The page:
This is an area where many older, larger organisations get into trouble, says Sean Storin, who founded a job search site, One Degree, which used cultural fit to match candidates with their ideal employer, and who now serves as director of client solutions at the Ken Blanchard Companies.
"Culture's become such a huge buzzword over the last few years, and some organisations are trying to leverage that to get better, brighter talent to come work for them without understanding what it's really all about," Storin says. It's a great thing that these companies want to innovate and to learn how to adapt and change to be successful in an evolving marketplace, but too many don't understand how to go about it, he says.
The invisible hand
"The key to developing a culture is listening. There's an 'invisible hand of the market' aspect to this; employers want to drive culture, but employees are the ones who are actually going to build it. So if the company is deaf to what the employees actually want, what drives people's interest in an organisation, then they're going to continue to be lost," Storin says.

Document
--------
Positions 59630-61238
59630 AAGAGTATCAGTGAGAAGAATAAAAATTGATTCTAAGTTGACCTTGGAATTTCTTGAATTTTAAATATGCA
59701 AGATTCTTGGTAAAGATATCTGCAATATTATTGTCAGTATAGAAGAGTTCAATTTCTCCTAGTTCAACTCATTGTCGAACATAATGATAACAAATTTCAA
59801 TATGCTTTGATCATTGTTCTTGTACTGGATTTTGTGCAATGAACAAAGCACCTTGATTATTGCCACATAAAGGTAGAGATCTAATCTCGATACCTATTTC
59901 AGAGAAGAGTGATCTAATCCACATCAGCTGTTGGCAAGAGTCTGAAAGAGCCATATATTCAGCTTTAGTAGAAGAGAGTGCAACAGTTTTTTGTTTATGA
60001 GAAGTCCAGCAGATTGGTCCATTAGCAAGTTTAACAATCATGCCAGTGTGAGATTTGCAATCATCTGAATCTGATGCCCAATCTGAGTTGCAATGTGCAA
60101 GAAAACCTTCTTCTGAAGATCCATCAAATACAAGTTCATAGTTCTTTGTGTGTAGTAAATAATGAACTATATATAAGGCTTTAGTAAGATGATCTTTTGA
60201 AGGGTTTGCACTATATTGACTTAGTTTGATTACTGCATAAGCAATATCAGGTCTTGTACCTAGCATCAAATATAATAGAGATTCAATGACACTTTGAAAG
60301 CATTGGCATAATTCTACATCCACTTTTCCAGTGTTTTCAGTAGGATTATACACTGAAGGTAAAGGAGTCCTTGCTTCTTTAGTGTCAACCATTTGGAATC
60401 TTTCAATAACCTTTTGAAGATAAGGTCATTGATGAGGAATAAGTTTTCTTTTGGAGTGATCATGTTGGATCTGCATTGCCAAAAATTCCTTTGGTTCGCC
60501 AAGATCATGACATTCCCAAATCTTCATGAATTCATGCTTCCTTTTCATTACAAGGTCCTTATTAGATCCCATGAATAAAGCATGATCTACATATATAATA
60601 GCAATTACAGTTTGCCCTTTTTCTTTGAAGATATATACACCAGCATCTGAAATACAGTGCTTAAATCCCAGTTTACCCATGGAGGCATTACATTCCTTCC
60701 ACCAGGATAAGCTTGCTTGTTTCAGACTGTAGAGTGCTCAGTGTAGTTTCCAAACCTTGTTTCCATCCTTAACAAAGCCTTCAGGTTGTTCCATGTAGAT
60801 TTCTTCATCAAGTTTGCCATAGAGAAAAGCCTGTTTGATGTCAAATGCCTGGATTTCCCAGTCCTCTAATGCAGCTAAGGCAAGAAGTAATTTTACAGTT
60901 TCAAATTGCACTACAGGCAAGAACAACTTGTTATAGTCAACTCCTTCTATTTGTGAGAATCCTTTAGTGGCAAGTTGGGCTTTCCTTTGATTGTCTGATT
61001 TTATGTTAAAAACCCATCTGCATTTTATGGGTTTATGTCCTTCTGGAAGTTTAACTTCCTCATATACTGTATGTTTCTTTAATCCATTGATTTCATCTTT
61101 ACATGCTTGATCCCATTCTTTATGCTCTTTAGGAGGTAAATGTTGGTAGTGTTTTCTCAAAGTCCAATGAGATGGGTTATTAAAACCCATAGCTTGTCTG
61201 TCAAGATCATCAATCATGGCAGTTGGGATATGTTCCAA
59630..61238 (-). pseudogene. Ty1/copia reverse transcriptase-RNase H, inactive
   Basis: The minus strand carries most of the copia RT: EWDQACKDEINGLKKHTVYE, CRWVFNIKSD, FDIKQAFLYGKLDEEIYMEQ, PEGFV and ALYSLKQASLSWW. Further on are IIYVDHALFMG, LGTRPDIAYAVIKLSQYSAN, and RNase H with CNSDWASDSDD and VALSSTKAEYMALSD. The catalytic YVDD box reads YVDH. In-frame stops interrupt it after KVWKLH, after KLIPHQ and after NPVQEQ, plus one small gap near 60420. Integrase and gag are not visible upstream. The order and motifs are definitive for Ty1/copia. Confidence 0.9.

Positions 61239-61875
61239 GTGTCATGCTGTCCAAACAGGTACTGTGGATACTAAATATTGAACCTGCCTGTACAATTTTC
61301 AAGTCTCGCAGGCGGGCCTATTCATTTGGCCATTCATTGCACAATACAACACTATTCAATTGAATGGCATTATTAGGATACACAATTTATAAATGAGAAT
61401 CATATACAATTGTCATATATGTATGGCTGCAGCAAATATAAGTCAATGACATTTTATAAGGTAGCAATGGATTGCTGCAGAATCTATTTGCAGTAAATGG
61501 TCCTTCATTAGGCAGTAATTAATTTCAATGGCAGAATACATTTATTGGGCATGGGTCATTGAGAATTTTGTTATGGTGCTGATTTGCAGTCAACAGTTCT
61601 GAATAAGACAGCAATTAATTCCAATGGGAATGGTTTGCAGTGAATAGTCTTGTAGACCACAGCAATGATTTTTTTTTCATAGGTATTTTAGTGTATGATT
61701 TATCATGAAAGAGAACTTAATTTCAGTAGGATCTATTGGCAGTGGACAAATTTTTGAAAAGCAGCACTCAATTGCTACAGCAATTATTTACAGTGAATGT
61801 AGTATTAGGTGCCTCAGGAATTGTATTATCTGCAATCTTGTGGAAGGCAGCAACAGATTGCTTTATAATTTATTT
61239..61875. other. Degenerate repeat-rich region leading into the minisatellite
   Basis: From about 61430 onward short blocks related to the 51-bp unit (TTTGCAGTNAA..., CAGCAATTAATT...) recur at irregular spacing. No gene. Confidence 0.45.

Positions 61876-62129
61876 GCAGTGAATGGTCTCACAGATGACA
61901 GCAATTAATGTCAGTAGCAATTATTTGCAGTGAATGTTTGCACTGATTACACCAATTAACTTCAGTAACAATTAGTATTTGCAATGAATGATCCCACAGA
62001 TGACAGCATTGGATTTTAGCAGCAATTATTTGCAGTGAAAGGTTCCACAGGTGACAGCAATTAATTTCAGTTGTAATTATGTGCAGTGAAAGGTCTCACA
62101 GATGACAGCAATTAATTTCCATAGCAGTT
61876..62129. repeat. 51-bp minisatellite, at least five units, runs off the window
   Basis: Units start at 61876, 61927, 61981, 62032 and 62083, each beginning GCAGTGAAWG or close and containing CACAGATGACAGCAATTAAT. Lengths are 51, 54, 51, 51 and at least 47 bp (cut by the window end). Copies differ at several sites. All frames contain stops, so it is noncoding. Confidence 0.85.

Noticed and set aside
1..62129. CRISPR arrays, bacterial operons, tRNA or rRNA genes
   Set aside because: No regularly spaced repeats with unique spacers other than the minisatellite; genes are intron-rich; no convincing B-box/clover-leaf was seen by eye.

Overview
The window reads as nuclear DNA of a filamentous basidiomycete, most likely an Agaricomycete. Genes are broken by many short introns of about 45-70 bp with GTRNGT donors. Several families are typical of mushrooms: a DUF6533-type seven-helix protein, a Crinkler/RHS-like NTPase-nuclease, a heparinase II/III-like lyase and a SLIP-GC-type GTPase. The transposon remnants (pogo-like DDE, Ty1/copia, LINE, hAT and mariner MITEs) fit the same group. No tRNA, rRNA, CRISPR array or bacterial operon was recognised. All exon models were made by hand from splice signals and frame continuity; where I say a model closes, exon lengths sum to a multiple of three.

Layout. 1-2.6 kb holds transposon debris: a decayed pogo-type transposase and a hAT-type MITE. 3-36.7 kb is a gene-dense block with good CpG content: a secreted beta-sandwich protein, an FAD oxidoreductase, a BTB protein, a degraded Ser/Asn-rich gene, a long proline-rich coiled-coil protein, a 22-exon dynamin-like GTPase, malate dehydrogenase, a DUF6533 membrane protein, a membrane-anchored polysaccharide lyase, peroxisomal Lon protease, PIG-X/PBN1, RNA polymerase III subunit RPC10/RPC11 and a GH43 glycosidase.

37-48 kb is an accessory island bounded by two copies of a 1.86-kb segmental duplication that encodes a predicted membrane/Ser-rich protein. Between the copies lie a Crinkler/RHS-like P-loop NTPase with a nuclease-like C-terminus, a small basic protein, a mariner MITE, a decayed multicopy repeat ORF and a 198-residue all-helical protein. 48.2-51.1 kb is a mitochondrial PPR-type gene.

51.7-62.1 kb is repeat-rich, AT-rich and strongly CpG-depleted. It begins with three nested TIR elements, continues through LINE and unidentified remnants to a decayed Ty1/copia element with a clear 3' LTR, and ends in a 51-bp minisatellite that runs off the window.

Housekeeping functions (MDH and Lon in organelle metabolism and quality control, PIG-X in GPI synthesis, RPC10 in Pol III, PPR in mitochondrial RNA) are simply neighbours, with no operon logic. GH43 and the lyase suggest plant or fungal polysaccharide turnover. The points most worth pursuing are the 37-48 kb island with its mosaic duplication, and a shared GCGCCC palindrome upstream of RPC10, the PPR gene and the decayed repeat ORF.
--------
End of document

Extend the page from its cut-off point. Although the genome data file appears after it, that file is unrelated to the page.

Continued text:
Storin uses a conversation he had with two Stanford students as an example of the need for companies to go beyond paying lip service to culture. The students were each recruited on campus for internships -- one for a major investment bank and the other at a global consulting firm. After their internships, both came away disillusioned and disappointed that the experiences were far from what the companies claimed, Storin says, and now the companies missed the chance to hire two potential superstars.
"You can tell a great story on your website or have 'cool' people recruiting on college campuses, but if the culture doesn't match up, the candidates are not going to stay. Like these two Stanford students told me, ‘Regardless of how good it would look on my resume, I will never work there.' And when I asked why, both said the companies were too 'old' and 'conservative,' and that they just didn't fit in, even though the firms made it seem like they would," he said.
"In a tight labor market, the candidate or the employee has the ultimate say in what's important to them. And yeah, culture aside, no one's going to work for free, but when we look at why people are successful, why they stay at their jobs, why they make a positive impact on business and interact successfully with others -- it's culture. So, firms can emulate culture all they want, but if they don't really listen to what their workers want and what's important to them, they'll never make it," Storin says.
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